Reviewed By Michael O'Brien
Published 05 October, 2018
As far back as 2004’s Demigod (if not 1999’s Satanica), Poland’s Behemoth has been on a steep upward trajectory both with respect to the quality of their albums and the recognition they have rightly earned because of it.
Though I’ll admit to not being anywhere near as engaged with Behemoth over the past few years as I once was, they are still a band that are big enough and worthy enough of paying attention to whenever they release something new, so when the lead single, "God = Dog" from album number 11, I Loved You at Your Darkest, landed, I suspect I wouldn’t be alone in saying that my reaction was a furrowed brow. Behemoth have never been shy in expressing their anti-religious sentiment, but this just came across like a cheap and lazy caricature of everything they'd cultivated up until that point - a juvenile attempt at a profound and provocative statement unbefitting their reputation.
Clearly a poorly chosen song title alone can’t sink an album, but there are certainly other things that can, and in the case of I Loved You at Your Darkest, what lets it down the most is that it’s an uncharacteristically pedestrian outing.
It's clear to me that, at least somewhere in its formulation, I Loved You at Your Darkest was envisioned to be a grand and epic affair. This isn't just because of the utilisation of the 17-piece Polish orchestra or the choral accompaniments, either; there's an underlying sense of aspiration and scale threatening to burst forth from the majority of the compositions here. The problem is that rarely, if ever, do said compositions manage to live up to their goals or their promise.
It's not that any of these songs are bad, per se, but rather that they just kind of blow by without leaving much of a mark, which is something that can rarely be said of contemporary Behemoth. There's a kind of duality at play where one side of the equation seems to be an attempt to push the band's sound forward while the other side is looking backward and hunkering down into safe and, to be blunt, pretty predictable territory. It makes for a somewhat confused listening experience that, while admittedly isn't unpleasant, also isn't something that I can say I've derived much unqualified pleasure out of over the past few weeks.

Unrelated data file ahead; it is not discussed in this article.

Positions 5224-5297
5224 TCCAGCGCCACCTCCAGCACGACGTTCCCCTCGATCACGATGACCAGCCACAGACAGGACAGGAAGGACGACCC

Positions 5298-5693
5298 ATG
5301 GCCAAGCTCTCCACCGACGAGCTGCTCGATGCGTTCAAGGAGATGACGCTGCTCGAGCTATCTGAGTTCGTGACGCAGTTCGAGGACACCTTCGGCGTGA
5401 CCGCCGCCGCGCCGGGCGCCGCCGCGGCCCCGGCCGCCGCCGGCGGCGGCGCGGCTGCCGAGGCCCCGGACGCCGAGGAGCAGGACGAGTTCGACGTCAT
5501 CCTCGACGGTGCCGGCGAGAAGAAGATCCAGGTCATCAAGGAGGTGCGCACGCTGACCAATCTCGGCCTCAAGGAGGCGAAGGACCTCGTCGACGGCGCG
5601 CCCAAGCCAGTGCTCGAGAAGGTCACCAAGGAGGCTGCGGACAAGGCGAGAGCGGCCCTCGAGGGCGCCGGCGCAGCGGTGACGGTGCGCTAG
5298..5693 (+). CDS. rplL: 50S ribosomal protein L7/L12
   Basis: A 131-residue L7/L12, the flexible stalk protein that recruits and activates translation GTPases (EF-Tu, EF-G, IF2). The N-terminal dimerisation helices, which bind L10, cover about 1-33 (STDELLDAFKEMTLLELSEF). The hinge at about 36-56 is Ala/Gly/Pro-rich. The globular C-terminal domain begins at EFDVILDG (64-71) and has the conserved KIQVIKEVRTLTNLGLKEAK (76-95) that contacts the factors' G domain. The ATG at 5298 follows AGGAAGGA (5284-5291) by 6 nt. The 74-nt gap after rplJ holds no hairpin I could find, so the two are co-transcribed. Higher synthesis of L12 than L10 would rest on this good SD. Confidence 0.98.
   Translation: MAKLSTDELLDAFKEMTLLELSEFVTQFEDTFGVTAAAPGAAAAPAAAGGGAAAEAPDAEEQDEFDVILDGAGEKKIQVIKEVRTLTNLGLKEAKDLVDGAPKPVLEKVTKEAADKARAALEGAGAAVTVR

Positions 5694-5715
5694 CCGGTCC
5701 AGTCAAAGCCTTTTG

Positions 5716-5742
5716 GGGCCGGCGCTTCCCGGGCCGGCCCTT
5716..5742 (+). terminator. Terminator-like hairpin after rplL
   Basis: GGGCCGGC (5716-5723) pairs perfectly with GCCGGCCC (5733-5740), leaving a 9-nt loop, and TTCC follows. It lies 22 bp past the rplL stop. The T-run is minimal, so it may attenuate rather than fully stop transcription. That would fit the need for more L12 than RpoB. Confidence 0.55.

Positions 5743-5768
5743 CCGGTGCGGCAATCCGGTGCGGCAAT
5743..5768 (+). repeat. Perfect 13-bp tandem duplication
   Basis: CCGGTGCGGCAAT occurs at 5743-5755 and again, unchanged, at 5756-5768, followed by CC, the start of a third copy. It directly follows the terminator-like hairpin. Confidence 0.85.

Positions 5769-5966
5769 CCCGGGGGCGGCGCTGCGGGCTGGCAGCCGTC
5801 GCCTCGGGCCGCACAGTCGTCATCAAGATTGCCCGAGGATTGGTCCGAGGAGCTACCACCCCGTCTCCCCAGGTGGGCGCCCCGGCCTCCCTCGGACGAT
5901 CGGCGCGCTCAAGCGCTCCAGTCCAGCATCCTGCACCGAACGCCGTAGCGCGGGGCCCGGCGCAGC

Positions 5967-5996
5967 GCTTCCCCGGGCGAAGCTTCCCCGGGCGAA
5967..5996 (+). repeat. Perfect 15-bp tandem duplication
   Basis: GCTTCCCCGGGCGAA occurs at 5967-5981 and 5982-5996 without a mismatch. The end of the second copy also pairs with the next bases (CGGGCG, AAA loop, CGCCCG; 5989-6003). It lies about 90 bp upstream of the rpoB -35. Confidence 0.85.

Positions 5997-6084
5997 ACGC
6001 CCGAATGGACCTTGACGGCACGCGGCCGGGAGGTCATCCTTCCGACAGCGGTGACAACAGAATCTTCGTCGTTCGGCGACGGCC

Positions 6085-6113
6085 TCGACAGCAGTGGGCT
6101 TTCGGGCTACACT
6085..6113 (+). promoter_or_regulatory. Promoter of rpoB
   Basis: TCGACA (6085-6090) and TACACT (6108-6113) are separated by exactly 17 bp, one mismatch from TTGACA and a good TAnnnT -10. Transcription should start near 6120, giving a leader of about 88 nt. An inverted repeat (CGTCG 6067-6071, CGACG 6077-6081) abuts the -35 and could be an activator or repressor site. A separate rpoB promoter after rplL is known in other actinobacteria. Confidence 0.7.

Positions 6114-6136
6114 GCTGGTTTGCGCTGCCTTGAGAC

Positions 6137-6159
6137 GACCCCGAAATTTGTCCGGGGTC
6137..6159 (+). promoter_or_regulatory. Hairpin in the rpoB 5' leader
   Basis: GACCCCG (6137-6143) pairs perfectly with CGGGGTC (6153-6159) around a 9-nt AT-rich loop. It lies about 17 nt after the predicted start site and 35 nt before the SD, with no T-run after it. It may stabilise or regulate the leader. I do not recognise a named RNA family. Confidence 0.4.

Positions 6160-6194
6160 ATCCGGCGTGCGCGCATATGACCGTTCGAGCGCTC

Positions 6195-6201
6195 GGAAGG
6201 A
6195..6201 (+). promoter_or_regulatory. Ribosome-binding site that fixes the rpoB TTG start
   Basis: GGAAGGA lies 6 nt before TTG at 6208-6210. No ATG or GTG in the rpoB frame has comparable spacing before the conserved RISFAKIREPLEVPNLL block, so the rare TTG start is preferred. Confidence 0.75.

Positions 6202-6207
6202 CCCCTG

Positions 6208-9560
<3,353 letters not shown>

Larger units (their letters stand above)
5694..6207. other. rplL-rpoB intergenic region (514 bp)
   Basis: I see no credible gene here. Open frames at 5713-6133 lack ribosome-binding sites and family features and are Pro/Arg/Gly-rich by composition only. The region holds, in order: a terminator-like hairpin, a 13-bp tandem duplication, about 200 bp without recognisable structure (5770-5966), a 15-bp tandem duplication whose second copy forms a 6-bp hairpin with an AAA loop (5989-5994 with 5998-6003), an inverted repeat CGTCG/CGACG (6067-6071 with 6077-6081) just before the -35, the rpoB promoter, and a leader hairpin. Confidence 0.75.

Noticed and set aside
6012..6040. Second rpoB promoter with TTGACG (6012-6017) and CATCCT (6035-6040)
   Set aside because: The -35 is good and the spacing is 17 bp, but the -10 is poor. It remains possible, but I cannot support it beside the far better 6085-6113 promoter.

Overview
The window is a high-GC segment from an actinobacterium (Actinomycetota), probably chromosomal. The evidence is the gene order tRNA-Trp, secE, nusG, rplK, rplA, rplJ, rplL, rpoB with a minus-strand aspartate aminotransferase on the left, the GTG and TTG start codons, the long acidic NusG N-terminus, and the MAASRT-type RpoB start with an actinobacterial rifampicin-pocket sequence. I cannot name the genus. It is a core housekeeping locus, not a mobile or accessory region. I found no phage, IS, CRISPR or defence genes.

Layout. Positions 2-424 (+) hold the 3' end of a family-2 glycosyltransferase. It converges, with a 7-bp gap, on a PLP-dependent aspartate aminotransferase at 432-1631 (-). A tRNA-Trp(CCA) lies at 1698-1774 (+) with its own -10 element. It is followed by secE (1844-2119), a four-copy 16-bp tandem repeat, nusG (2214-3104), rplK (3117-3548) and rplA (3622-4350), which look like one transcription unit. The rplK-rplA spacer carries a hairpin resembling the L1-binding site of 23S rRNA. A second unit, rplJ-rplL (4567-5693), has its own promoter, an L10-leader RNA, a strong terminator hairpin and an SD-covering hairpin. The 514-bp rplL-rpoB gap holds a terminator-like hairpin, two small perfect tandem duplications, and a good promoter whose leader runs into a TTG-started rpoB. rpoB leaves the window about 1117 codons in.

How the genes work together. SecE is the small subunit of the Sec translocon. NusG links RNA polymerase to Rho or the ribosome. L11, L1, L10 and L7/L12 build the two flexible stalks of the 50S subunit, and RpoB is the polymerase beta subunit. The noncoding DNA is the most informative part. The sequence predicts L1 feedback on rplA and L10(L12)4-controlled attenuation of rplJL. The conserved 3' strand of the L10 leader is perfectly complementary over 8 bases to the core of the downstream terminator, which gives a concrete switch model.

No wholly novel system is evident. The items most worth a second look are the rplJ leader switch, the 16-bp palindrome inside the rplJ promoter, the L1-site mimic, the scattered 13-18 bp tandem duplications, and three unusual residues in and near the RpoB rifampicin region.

Perhaps it's simply the case that Behemoth are the victims of their own success over the past two decades or so which has left what is otherwise a totally OK album feeling a little small and uneventful in comparison to their better work. The band has given us countless reasons to expect great things over the years, so it's entirely possible that anything that falls a little short will be felt rather keenly.
Despite not getting all that much out of I Loved You at Your Darkest, the silver lining I'm choosing to take away from it is that it was an ambitious experiment that didn't end up paying off. Assuming that is the case here, then not only do I respect the attempt but I also hope Behemoth continue to push themselves in the future. After all, the last thing anyone needs is yet another veteran band coasting through their later years in a holding pattern.
Nuclear Blast Records / Universal Music Australia